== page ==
Video games and dystopia: total cities, post-cities and the political unconscious

Craig Johnson, Rowan Tulloch*

*Corresponding author for this work

Research output: Contribution to journalArticlepeer-review

1 Citation (Scopus)


Dystopian settings dominate the video game landscape. Social collapse and totalitarian repression are amongst the favourite scenarios depicted in this medium. In this article, we offer a reading of these dystopian visions, not just as an aesthetic choice or gameplay trend, but as reflective of a ‘political unconscious’ latent in these games. These games are products of a very particular set of political, cultural and historic contexts, and embody key contemporary fears and apprehensions. To trace this we focus on how the space of the city has come to be a key signifier and site of dystopian anxiety in these games. Specifically, we look at how the city functions in two video games, Fallout 3 and Mirror’s Edge, to analyse the means and mechanisms through which game spaces manifest political logics. In doing so we ultimately seek to show how video games offer us insight into contemporary political change and order.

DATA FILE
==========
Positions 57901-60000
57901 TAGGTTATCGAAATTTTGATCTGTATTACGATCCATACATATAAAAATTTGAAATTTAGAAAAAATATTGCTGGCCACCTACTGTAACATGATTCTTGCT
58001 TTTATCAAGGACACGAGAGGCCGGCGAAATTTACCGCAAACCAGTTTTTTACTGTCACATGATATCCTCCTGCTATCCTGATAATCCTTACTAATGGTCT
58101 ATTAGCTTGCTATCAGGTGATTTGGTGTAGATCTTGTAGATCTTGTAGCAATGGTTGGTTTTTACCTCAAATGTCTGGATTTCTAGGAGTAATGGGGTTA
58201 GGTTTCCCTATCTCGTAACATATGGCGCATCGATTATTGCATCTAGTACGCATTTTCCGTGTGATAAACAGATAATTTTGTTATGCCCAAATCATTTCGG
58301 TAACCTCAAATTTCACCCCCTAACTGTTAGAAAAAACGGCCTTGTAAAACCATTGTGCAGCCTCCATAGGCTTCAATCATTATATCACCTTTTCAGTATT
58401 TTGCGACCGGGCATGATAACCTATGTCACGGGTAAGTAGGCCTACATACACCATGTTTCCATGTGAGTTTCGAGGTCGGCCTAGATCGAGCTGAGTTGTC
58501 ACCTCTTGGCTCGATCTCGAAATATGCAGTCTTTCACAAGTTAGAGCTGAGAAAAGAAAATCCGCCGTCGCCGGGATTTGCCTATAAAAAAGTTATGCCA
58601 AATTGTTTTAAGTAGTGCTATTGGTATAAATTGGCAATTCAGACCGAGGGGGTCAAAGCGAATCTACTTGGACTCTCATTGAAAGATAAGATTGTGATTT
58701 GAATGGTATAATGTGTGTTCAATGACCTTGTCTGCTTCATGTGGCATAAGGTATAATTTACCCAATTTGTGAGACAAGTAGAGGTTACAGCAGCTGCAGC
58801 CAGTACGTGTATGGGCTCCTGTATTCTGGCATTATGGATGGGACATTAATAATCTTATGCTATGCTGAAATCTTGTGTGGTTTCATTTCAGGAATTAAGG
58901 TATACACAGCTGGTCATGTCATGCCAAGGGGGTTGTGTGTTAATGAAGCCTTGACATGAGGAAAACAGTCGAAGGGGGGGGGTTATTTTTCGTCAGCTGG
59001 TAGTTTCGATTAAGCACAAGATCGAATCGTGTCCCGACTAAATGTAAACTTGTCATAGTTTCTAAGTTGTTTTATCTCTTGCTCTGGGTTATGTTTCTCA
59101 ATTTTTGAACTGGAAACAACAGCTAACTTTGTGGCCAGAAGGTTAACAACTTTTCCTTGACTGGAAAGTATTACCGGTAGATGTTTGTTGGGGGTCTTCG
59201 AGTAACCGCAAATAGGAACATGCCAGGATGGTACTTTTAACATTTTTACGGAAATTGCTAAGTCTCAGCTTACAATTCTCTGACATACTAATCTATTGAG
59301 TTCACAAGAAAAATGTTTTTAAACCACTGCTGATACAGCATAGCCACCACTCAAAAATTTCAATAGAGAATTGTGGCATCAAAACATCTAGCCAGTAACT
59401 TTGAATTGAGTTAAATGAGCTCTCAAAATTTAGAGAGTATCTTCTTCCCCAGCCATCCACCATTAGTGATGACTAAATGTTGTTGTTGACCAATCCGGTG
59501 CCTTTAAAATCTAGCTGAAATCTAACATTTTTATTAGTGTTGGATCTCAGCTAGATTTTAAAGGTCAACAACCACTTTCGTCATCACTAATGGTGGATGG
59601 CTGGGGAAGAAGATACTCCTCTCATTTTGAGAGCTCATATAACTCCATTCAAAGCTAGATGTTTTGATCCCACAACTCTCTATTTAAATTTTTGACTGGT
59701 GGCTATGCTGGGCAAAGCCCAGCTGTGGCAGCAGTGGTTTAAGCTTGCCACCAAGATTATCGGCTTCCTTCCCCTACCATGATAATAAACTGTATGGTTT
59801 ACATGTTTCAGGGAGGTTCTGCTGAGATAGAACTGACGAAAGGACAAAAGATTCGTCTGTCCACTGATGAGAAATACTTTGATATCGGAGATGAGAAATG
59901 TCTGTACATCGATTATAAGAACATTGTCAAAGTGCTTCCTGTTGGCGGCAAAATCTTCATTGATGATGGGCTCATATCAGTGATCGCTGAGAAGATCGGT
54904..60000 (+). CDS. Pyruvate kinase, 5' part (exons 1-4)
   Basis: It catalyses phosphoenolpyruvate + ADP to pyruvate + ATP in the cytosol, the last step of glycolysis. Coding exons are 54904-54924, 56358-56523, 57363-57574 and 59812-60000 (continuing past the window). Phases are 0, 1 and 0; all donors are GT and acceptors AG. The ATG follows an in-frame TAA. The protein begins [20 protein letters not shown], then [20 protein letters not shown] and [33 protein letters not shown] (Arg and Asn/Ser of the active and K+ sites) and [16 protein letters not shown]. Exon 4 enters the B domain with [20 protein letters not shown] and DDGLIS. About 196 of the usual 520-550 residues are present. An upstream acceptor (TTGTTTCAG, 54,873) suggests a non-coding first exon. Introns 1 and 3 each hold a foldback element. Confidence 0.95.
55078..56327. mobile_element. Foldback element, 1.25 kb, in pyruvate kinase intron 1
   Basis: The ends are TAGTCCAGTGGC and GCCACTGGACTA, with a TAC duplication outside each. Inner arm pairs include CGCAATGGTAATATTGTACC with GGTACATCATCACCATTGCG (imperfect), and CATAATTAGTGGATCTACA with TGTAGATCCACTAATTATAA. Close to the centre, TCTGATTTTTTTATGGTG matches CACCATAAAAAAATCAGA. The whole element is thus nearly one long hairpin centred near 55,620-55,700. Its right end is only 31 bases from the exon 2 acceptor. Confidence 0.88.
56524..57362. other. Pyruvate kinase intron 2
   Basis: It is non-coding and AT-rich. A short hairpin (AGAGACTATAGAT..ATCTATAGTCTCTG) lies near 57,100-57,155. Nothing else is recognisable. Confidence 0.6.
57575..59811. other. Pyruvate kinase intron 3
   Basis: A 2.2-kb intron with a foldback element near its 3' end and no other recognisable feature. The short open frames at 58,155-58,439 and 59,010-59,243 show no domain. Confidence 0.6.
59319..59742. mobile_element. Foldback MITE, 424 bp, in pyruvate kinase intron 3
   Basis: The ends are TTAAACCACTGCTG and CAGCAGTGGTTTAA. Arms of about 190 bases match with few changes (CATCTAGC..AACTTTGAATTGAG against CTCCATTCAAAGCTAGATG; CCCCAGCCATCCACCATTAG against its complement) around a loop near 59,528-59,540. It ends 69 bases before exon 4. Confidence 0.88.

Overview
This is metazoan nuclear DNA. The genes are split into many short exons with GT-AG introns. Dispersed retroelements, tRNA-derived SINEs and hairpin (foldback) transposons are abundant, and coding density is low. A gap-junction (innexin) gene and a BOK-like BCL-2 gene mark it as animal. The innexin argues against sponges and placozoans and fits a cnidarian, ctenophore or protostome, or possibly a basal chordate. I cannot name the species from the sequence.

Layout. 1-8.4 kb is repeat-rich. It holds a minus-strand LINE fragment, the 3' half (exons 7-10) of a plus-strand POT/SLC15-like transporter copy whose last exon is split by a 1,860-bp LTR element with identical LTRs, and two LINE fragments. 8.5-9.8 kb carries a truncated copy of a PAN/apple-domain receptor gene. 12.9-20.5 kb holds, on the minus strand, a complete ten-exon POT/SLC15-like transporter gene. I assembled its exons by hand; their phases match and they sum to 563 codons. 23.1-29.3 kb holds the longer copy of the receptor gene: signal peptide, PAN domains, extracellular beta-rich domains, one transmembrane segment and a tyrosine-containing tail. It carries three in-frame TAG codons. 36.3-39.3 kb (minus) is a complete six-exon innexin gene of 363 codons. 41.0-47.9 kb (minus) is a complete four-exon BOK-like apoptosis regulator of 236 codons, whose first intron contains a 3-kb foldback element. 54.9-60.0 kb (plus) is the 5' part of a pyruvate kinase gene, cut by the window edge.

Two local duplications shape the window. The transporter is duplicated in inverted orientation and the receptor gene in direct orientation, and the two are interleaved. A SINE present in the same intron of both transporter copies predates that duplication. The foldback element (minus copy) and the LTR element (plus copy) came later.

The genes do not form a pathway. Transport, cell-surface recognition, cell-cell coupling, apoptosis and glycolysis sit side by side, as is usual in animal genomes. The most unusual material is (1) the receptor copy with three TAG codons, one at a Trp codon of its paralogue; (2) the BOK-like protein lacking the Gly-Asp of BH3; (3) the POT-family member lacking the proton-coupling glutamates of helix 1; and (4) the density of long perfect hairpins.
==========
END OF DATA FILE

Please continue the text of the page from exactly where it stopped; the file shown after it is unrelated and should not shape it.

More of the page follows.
Original languageEnglish
Pages (from-to)243-256
Number of pages14
JournalJournal of Gaming and Virtual Worlds
Issue number3
Publication statusPublished - 1 Sep 2017


  • dystopia
  • video games
  • political unconscious
  • non-place
  • cities
  • Mirror's Edge
  • Fallout 3


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